water protection laws shouldn't be watered down
By Denny Caneff
The Capital Times
Eat a french fry, flush your toilet, water your plants,
sip a latte, top off your radiator, grill your tofu, watch
the hockey Badgers skate.
None of these acts would be possible without ground water.
It is so plentiful, so readily available, so automatically
there, that we never think about it. Farmers joke about
kids who think that milk comes from a store. Most of us
may be no wiser than those kids in thinking that water
comes from a faucet.
Most of the water that flows out of taps in Wisconsin
comes from vast underground sources. But if there's so
much ground water, why should we worry about how much
we're using? And why are people working hard, right now,
to make a law that would control the amount of water drawn
out of the ground?
There are two big, and urgent, reasons. One is the steady,
inexorable "chronic" drawing down of ground
water from heavy (mostly urban) use. The urgency of this
problem is illustrated in Waukesha County, where communities
are drawing water out of the ground faster than it can
be recharged. Not only that, the wells are drawing water
from so deep underground that they're pulling up water
tainted with radium. Radium is not uncommon in water from
Waukesha (and many Chicago suburbs) are looking to the
east for the answer - the liquid (and radium-free) vastness
of Lake Michigan. But tapping Lake Michigan does not solve
the ground water problem. It runs afoul of water use treaties
with Canada, puts a new strain on an already compromised
water body, and leaves us off the hook for meeting the
ground water challenge.
The other urgent reason for addressing ground water use
with can be summed up in three words: "Polar Ice"
and "Perrier." Both companies want to draw hundreds
of thousands of gallons of water from underground, bottle
it, and ship it out of state. Perrier was virtually run
out of Wisconsin; Polar Ice wants permission to put up
a controversial plant in Langlade County.
These "acute" uses of ground water may seem
benign, given the quadrillions of gallons of water underneath
the state. But drawing water from underground directly
affects water on the surface. As large amounts of water
are pulled from the ground, the springs and rivers that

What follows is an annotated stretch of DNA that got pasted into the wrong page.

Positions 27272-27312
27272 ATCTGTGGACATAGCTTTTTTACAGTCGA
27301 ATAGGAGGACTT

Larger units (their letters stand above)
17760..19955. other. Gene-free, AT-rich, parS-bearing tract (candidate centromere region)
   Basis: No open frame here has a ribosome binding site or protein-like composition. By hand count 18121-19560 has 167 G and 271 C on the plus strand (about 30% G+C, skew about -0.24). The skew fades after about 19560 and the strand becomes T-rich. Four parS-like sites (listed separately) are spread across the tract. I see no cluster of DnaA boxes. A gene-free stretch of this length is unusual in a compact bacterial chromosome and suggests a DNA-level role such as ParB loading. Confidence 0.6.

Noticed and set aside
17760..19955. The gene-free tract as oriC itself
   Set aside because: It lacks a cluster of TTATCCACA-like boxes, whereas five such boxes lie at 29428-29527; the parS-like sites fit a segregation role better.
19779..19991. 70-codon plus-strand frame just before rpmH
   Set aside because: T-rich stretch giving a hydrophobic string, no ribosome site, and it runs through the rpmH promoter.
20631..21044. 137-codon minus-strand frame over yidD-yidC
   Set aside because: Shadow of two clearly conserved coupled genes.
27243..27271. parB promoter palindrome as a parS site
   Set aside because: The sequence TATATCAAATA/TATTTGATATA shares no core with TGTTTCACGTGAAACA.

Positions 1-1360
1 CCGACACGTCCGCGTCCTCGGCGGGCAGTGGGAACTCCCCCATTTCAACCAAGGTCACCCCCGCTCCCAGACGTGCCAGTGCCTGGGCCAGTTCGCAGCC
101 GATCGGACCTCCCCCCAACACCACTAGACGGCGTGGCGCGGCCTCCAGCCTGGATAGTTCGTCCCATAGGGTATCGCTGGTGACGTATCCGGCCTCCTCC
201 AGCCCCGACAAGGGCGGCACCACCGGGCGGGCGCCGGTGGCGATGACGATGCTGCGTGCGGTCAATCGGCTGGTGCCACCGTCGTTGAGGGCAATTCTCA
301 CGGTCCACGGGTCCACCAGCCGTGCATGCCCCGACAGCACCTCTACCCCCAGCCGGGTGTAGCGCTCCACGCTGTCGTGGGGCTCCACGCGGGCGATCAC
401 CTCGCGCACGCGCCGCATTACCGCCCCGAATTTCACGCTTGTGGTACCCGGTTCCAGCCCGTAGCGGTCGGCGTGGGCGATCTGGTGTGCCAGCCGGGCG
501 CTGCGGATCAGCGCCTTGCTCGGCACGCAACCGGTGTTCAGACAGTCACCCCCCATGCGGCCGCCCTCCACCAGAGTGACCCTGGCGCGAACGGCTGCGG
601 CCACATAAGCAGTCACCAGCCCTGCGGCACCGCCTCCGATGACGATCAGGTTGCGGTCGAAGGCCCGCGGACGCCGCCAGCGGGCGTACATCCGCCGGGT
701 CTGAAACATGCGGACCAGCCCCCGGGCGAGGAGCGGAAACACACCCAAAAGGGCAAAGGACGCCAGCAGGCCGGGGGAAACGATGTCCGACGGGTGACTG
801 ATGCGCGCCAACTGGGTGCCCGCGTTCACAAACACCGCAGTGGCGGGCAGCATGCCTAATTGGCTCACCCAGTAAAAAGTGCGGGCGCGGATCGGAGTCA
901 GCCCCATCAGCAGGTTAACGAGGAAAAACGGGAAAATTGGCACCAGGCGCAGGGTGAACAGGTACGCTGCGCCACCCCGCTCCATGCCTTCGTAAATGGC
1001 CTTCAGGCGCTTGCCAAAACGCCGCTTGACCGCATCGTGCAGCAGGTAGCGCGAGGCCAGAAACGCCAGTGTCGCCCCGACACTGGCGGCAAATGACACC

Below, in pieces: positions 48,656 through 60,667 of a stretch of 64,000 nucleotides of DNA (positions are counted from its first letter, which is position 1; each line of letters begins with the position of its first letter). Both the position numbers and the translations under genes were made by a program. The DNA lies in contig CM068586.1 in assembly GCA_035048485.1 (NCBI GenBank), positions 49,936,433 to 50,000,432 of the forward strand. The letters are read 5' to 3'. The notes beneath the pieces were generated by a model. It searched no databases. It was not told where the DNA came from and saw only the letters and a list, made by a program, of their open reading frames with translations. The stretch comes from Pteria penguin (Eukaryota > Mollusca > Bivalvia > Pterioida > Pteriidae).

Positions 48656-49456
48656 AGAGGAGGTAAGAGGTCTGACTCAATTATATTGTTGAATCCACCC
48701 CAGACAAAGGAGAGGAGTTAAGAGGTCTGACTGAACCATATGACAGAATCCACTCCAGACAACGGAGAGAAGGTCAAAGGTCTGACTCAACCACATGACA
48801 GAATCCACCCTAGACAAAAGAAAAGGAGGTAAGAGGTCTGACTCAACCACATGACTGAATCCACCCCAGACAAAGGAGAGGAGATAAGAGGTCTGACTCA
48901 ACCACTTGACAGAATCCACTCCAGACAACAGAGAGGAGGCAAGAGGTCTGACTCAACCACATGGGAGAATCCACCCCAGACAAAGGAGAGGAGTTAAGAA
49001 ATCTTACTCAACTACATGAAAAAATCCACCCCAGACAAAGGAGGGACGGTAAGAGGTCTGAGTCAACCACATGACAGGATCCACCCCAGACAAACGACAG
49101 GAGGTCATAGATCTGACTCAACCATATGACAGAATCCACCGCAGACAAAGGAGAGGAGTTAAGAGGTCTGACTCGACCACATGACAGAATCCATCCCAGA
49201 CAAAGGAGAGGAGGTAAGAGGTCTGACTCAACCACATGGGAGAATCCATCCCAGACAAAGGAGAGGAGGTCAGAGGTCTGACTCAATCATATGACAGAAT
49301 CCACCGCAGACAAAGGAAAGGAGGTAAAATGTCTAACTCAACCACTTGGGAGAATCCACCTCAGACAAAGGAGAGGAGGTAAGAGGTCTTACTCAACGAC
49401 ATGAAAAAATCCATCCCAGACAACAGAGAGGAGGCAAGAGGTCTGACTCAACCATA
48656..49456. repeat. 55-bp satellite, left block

ground water feeds will dry up. It works not unlike drinking
a milkshake with a straw: the straw may be drawing from
the bottom the glass, but the "top" of the milkshake
is dropping as you suck.
Two years ago, the River Alliance of Wisconsin began
discussions with the Wisconsin Potato and Vegetable Growers
Association to draw up broad principles for ground water
protection legislation. The potato and vegetable growers
need ground water to irrigate their crops. Our interest
was to keep the rivers and streams, whose very origins
are ground water, flowing and healthy, and for the pure
sake of wise use and conservation of water.
In the past month, industrial, agricultural, municipal
and conservation interests, joined by regulators and working
with the valuable guidance of Rep. Dwayne Johnsrud and
Sen. Neal Kedzie, have been working out details of ground
water protection legislation. In our view, a good ground
water law has to:
Place a bright line around high-quality surface waters
and headwaters. Inside that line, regulators will have
the authority to strictly regulate ground water use.
Give communities with acute ground water challenges the
authority and tools to regulate ground water use, and
impose conservation measures if they see fit.
Provide enough resources to improve data-gathering on
ground water use and to run an effective ground water
Create a "relocation fund" for a landowner
or industry whose ground water use threatens surface water.
Those are the broad outlines of a good ground water quantity
protection law. We urge legislators to adhere to these
principles as they review draft legislation in the coming
weeks, and to resist the temptation to water down the
legislation to placate any one constituency or special
interest. A ground water law that does not adhere to the
principles above is not worth passing this year.